For more on the RevCon, see the Chemical Weapons Convention Coalition's website, and our interviews in Arms Control Today with the U.S. envoy to the OPCW, and the president-designate of the review conference.
Remembering David Hafemeister
We are sad to report that our colleague and friend, David Hafemeister, who led a long and illustrious career at the intersection of science and arms control, passed away on March 31, 2023, at the age of 88. Dave was a professor of physics at Cal Poly San Luis Obispo and lived a "bicoastal" life with his wife Gina. Dave worked as a senior staff advisor on nuclear proliferation and arms control matters for the Senate Foreign Relations and Governmental Affairs Committees and the U.S. Arms Control Disarmament Agency. He was involved in efforts to secure the Threshold Test Ban Treaty, START I, the Open Skies Treaty, and the Conventional Armed Forces in Europe (CFE) Treaty.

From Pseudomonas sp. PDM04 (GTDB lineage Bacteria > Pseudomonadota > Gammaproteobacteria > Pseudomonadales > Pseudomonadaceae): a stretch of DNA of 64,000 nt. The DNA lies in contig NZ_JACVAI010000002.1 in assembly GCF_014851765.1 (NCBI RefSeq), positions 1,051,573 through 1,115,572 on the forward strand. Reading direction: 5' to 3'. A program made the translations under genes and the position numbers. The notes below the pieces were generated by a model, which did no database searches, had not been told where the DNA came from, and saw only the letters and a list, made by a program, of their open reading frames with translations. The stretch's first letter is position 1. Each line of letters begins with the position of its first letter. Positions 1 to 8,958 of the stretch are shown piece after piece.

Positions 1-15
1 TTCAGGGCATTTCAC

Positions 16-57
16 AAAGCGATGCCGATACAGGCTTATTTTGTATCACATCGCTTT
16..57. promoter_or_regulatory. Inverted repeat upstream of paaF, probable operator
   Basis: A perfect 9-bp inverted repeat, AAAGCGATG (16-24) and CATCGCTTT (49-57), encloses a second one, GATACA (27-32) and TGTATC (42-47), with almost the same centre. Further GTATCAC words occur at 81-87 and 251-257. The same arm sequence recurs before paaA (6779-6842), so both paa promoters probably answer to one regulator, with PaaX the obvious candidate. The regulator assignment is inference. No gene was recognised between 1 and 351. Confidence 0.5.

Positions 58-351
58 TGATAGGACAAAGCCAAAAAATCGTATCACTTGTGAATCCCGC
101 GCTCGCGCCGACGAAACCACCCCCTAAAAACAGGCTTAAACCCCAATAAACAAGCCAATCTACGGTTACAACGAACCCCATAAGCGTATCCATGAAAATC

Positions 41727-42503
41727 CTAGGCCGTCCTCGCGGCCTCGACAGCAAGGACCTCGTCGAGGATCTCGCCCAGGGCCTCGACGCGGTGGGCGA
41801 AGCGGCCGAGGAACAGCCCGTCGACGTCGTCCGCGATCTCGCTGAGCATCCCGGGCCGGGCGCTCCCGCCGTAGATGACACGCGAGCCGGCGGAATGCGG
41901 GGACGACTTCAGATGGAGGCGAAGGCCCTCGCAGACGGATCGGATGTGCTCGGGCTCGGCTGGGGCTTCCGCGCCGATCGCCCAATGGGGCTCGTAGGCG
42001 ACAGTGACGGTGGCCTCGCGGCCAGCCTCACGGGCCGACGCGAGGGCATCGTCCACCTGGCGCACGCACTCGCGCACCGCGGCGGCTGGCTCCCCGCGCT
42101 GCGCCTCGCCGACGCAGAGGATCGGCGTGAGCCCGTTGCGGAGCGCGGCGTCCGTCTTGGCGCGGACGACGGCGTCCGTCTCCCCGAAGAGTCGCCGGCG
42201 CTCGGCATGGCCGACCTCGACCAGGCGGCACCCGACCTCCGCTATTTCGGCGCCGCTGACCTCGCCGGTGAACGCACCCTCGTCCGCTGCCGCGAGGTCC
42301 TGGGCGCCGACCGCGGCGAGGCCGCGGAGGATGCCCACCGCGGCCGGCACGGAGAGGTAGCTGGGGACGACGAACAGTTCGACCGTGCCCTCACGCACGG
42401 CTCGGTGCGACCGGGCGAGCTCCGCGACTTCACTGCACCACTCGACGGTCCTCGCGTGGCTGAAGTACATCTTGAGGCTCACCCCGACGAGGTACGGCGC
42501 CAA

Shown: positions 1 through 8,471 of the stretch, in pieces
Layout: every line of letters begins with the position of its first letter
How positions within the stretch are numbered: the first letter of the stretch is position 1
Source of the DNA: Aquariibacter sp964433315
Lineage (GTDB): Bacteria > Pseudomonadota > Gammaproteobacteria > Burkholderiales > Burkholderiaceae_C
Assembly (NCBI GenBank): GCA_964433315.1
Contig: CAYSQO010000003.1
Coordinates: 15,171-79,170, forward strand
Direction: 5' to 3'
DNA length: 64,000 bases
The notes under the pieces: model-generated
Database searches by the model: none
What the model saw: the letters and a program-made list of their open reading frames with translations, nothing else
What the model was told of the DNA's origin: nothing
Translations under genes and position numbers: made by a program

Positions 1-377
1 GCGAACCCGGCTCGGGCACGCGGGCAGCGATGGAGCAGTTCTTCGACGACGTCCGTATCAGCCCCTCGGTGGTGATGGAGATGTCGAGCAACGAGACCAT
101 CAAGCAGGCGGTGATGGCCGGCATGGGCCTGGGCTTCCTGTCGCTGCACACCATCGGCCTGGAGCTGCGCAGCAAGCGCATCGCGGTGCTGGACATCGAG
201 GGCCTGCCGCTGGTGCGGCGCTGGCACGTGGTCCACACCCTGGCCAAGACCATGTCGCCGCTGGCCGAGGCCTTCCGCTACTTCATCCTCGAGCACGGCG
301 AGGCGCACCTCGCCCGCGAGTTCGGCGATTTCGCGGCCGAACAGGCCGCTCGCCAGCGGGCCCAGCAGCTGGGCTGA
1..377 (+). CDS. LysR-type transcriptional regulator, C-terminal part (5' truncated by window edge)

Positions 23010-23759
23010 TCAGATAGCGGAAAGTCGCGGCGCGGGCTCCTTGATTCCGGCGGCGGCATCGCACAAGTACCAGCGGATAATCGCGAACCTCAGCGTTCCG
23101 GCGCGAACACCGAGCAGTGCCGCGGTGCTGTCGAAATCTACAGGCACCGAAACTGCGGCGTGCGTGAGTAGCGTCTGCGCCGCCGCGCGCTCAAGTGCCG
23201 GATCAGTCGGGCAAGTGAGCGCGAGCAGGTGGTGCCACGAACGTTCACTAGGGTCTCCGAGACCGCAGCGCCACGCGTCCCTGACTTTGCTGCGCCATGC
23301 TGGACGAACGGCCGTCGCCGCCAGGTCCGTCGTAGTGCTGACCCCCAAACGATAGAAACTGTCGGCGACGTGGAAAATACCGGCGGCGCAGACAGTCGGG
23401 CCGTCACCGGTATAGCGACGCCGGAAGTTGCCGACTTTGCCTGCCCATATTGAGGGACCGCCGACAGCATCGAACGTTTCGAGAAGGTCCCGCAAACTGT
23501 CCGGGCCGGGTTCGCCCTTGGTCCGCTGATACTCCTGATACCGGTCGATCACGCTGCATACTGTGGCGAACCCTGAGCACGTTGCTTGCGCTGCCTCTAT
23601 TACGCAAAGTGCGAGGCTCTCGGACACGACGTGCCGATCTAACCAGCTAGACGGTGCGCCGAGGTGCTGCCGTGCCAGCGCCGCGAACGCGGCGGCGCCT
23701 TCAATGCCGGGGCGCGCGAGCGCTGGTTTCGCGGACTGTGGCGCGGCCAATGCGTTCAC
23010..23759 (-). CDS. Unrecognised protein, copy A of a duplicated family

Later, Hafemeister served as study director for the National Academy of Sciences (NAS) study on “Beyond START” and was the lead technical staff for the NAS on the CTBT. A prolific author throughout his career, he helped document improvements in the verification of the CTBT. He was chair of the American Physical Society’s Panel on Public Affairs and its Forum on Physics and Society. In 2022, he received the University of Illinois Alumni Achievement Award for his global work on arms control.
Webinar on the U.S. Nuclear Weapons Budget on May 23
The Physicists Coalition for Nuclear Threat Reduction will host a webinar next week, on Tuesday, May 23 2023, from 11:00 am to 12:00 noon ET that will review the proposed budget for nuclear weapons for fiscal year 2024 and the looming debate in Congress over key programs, including efforts by Republicans to add additional funds new, nuclear-capable sea-launched cruise missiles, which the Biden administration opposes.
The speakers will include:
To participate, you must register in advance.